Also found in: Dictionary, Encyclopedia, Wikipedia.
Related to toxocariasis: toxoplasmosis
infection by worms of the genus Toxocara.
Infection with nematodes of the genus Toxocara; parenterally migrating larvae, chiefly of Toxocara canis, may cause visceral larva migrans; ocular involvement results in either a solitary granuloma in the retina, peripheral inflammatory masses, or chronic endophthalmitis.
toxocariasis/tox·o·car·i·a·sis/ (-kah-ri´ah-sis) infection by worms of the genus Toxocara.
A disease caused by a parasitic nematode of the genus Toxocara, transmitted to humans by ingestion of a substance, such as soil, that has been contaminated by dog or cat feces and typically affecting either the eye or the internal organs. The ocular form of the disease can lead to permanent loss of vision.
Etymology: Gk, toxo, bow, kara, head, osis, condition
infection with the larvae of Toxocara canis, the common roundworm of dogs, and with T. cati, of cats. Human ingestion of viable eggs, commonly found in soil, leads to the spread of tiny larvae throughout the body, resulting in respiratory symptoms, enlarged liver, skin rashes, eosinophilia, and delayed ocular lesions. Children who eat dirt are particularly subject to this disease. Specific drug therapy is not very useful; the outcome is usually good without therapy. Two major forms of the infection exist: ocular larval migrans (OLM), which can cause an eye disease resulting in blindness, occurs when the worm enters the eye. Visceral larval migrans (VLM) is heavy or repeated infection that causes swelling of organs or the central nervous system. Symptoms of this form are caused by movement of the worms and are manifested as fever, asthma, or pneumonia. Severe forms are rare, VLM is treated with antiparasitic drugs and antiinflamatories, OLM is more difficult to treat and usually involves preventing progression of eye damage. Regular worming of pets helps prevent infection. Also called visceral larval migrans.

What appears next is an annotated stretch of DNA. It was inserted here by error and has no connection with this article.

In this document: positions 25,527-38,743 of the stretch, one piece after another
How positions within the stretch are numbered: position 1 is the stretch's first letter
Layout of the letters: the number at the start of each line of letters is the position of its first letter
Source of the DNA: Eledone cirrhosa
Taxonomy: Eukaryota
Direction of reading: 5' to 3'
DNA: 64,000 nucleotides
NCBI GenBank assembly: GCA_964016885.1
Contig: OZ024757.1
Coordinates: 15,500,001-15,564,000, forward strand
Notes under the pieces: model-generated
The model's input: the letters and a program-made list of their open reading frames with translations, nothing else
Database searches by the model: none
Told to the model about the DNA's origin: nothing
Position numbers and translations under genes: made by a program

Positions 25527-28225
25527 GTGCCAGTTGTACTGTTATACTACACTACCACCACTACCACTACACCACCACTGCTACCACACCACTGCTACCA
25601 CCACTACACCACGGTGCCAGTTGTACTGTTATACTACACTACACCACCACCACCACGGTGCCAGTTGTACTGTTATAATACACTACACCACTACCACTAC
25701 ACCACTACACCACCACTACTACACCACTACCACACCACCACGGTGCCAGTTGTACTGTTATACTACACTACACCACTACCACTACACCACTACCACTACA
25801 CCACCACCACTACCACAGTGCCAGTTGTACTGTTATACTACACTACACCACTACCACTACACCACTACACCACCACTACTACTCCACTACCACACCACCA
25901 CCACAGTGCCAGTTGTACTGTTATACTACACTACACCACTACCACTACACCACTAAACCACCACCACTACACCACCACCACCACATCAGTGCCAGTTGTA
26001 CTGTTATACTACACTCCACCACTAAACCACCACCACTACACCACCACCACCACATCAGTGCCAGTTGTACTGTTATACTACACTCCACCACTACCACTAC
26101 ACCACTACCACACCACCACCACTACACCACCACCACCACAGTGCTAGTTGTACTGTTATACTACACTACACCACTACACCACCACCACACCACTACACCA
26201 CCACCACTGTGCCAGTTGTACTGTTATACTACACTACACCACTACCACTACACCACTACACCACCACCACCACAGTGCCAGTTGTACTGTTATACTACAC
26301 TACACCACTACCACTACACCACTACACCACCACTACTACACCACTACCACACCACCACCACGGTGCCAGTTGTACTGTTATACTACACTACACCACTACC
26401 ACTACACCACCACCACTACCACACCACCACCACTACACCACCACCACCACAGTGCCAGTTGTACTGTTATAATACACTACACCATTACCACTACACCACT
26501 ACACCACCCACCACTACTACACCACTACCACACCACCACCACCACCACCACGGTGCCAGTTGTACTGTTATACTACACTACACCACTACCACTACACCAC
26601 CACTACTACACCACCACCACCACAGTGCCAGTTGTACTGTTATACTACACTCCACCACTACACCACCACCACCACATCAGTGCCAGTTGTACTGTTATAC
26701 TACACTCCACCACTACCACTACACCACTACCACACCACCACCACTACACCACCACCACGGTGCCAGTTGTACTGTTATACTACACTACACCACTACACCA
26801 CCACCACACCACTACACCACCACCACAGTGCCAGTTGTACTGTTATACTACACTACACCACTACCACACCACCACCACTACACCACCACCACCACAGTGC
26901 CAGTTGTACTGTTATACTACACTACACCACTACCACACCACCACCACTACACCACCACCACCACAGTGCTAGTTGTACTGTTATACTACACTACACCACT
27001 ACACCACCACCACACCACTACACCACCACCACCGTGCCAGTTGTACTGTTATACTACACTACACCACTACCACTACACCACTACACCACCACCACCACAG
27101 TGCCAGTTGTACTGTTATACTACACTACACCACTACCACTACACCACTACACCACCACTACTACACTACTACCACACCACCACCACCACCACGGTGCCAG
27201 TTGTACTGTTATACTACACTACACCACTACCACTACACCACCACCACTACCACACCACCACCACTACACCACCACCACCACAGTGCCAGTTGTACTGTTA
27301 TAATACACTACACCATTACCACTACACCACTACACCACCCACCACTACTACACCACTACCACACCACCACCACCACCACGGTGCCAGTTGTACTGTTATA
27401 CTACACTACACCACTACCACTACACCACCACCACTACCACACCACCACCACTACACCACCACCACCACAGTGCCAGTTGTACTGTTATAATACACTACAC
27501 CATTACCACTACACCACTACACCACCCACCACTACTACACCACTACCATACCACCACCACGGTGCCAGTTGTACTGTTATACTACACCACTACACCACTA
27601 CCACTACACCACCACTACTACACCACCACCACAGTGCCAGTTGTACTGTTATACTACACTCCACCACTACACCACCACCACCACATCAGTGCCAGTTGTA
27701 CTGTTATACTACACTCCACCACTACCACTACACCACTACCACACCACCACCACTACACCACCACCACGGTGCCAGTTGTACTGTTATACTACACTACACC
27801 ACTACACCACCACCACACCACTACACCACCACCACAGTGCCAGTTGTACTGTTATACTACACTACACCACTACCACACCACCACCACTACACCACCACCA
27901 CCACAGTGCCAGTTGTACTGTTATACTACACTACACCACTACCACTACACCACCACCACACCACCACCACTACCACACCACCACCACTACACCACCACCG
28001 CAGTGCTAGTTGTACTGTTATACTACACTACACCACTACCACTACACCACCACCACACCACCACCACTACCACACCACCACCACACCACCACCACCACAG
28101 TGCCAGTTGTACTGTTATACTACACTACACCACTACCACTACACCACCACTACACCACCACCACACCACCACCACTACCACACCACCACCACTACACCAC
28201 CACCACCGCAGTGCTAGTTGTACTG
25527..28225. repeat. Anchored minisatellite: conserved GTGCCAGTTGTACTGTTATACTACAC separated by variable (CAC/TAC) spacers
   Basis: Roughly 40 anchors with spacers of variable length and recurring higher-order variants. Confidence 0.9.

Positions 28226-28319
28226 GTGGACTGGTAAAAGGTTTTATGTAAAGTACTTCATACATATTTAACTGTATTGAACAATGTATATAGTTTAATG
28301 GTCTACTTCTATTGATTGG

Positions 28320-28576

toxocariasisVisceral larva migrans Parasitology A disease primarily of children due to dog–Toxocara canis and cat–T cati parasites that inhabit the GI tract and release eggs in the feces; when children ingest eggs from contaminated plants, dirt, stool, eggs hatch into larvae in GI tract, burrow through the wall and migrate elsewhere, primarily to liver and lung, but also brain, eye, etc, causing inflammation and tissue damage in transit Clinical Fever, pulmonary complaints–eg, cough, wheezing, seizures, rash, ↓ visual acuity due to migration through ocular structures–periorbital edema, strabismus Prognosis Generally self-limited, Sx eventually disappear; there is no specific therapy
Infection with nematodes of the genus Toxocara; parenterally migrating larvae, chiefly of T. canis, may cause visceral larva migrans; ocular involvement results in a solitary retinal granuloma, peripheral inflammatory masses, or chronic endophthalmitis.
toxocariasisInfection, via the mouth, with the juvenile forms of the common bow-shaped puppy worm Toxocara canis . This is a frequent event in children in contact with puppy fur and contaminated soil. Infection causes a transient illness with fever, lassitude, loss of appetite, pallor and often coughing and wheezing. Rarely, a juvenile worm may lodge in an eye and cause a tumour-like mass on the retina that may damage vision and may be mistaken for the highly malignant RETINOBLASTOMA. Puppies are often infected before birth and should be de-wormed regularly.
Infection with nematodes of the genus Toxocara.
infection by worms of the genus Toxocara. Heavy infestations in young puppies and kittens may be responsible for abdominal distention, signs of colic, diarrhea and poor growth. Somatic tissue migration of larvae in neonatal puppies may cause respiratory and nervous signs.